|Publication number||US7651346 B2|
|Application number||US 12/151,393|
|Publication date||Jan 26, 2010|
|Filing date||May 6, 2008|
|Priority date||May 6, 2008|
|Also published as||US20090280664|
|Publication number||12151393, 151393, US 7651346 B2, US 7651346B2, US-B2-7651346, US7651346 B2, US7651346B2|
|Inventors||Michael E. Francis, Steven William Marzo, John A. Yurtin|
|Original Assignee||Delphi Technologies, Inc.|
|Export Citation||BiBTeX, EndNote, RefMan|
|Patent Citations (28), Referenced by (9), Classifications (7), Legal Events (2) |
|External Links: USPTO, USPTO Assignment, Espacenet|
US 7651346 B2
A communication port is susceptible to contaminates such as dirt, dust, and moisture if not properly protected. A communication port that automatically protects against contaminates includes a housing defining an opening and configured to receive a device connector. A face plate is disposed on the housing. The face plate defines a window generally aligned with the opening. A door is slideably disposed on the housing and biased toward a position covering the opening and the window. Exerting a force on the door exposes the opening and the window.
1. A communication port comprising:
a housing defining an opening and configured to receive a device connector, said housing having a first slot having open ends for slideably installing a door therein;
said door and first open slot being dimensioned to provide sliding motion of said door in said first slot between a closed and open position with respect to said opening;
a face plate disposed on said housing, said face plate includes a window generally aligned with said opening;
said face plate further defines a recessed portion presenting a ledge to support said door when said door is closed and to prevent said door from disengaging said first slot when said face plate is disposed on said housing; and
said door slideably disposed on said housing and biased toward a position covering said opening and said window and wherein exerting a force on said door exposes said opening and said window.
2. A communication port as set forth in claim 1, further including a biasing device disposed on said door and said housing, wherein said biasing device is configured to exert a force against said housing to close said door.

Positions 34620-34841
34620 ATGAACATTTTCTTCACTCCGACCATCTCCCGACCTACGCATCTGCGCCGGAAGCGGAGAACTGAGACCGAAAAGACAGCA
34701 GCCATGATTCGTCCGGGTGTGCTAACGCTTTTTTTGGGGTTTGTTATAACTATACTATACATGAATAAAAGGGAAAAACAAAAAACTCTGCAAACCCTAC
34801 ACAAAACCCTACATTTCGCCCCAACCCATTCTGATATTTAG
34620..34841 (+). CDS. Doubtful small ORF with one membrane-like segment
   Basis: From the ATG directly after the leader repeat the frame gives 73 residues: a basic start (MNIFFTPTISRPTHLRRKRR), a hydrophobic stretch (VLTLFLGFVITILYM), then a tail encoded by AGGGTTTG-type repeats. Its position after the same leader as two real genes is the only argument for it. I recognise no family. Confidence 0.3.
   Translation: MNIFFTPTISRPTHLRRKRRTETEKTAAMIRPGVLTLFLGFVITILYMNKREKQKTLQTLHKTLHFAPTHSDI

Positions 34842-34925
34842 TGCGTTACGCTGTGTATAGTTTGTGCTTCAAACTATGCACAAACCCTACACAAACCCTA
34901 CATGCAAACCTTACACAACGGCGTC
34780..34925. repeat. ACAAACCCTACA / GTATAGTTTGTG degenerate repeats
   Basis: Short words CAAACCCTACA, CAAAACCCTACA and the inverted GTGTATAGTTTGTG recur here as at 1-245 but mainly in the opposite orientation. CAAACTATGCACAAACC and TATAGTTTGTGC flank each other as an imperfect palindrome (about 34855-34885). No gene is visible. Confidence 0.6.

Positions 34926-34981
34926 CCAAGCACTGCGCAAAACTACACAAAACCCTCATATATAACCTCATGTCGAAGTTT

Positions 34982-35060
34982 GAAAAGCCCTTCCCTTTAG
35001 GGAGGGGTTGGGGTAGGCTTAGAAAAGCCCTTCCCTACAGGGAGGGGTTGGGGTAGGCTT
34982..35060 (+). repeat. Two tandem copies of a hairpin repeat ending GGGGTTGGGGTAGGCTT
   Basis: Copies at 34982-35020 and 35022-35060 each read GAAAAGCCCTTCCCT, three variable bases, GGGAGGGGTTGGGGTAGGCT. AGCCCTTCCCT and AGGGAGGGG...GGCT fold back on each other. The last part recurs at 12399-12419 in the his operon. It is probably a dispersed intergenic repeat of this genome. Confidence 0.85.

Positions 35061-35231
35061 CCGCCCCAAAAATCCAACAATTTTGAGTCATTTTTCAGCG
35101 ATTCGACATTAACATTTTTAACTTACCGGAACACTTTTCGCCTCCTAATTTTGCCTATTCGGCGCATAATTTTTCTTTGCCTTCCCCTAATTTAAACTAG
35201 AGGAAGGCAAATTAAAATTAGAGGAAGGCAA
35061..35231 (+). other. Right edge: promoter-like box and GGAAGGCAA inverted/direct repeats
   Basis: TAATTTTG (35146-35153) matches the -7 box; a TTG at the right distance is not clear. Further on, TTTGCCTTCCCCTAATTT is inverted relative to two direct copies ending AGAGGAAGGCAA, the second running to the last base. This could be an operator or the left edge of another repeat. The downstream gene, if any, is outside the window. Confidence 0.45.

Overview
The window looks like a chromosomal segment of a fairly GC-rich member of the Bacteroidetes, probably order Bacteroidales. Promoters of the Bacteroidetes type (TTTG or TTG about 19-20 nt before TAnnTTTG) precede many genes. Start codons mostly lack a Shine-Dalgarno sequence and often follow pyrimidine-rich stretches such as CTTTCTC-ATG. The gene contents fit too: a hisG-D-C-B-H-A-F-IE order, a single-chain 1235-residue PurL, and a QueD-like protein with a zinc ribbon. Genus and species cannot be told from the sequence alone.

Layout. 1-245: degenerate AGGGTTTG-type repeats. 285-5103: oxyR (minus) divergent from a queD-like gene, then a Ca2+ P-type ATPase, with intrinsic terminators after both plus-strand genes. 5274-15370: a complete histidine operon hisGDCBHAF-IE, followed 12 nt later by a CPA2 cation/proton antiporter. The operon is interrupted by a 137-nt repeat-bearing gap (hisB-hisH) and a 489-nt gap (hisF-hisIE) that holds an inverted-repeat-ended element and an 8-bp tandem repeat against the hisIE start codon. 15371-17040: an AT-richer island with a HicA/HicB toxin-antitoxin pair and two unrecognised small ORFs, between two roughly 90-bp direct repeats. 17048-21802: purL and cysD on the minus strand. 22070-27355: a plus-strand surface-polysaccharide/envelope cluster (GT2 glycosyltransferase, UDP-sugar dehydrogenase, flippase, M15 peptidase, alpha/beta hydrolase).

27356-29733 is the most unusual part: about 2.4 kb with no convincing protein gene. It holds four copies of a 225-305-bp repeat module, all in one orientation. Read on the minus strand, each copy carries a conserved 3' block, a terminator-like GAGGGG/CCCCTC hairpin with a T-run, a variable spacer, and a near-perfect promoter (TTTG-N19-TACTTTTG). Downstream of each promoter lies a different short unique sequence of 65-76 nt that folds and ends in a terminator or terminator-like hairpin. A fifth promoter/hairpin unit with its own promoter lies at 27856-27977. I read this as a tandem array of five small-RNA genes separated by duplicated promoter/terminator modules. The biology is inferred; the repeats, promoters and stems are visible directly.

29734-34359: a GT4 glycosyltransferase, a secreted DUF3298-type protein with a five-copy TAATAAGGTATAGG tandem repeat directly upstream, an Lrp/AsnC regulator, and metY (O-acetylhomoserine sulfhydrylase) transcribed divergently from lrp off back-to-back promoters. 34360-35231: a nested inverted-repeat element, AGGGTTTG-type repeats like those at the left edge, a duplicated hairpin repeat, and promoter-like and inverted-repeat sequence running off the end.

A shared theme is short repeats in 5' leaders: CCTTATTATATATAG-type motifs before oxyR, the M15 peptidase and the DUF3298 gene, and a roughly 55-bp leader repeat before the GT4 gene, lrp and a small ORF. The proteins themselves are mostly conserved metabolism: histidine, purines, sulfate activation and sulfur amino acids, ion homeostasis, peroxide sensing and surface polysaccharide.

3. A communication port as set forth in claim 2, wherein said housing further includes a boss extending from said housing and wherein said biasing device exerts a force on said boss.
4. A communication port as set forth in claim 2, wherein said door further includes a lip extending from said door and wherein exerting a force on said lip against said biasing device opens said door.
5. A communication port as set forth in claim 1, wherein said face plate is configured to receive the electronic device.
6. A communication port as set forth in claim 1, wherein said recessed portion is configured to limit the movement of said door relative to said face plate.
7. A communication port as set forth in claim 1, wherein said door includes a lip and wherein exerting a force on said lip opens said door.
8. A communication port as set forth in claim 1, wherein said housing includes a second slot, wherein said second slot is configured to slideably receive said face plate.
9. A communication port as set forth in claim 1, further comprising a locking mechanism disposed on said housing.
10. A communication port as set forth in claim 9, wherein said locking mechanism includes a lock extending from said housing and configured to extend into a gap defined by a structure such that said housing is mounted to the structure.
11. A communication port as set forth in claim 1, wherein said housing includes a retention mechanism configured to receive the device connector.
12. A communication port as set forth in claim 1 wherein said ledge extends axially within the axial extent of said first slot when said face plate is disposed on said housing.
13. A communication port as set forth in claim 12
, wherein said housing includes a second slot, wherein said second slot is configured to slideably receive said face plate; and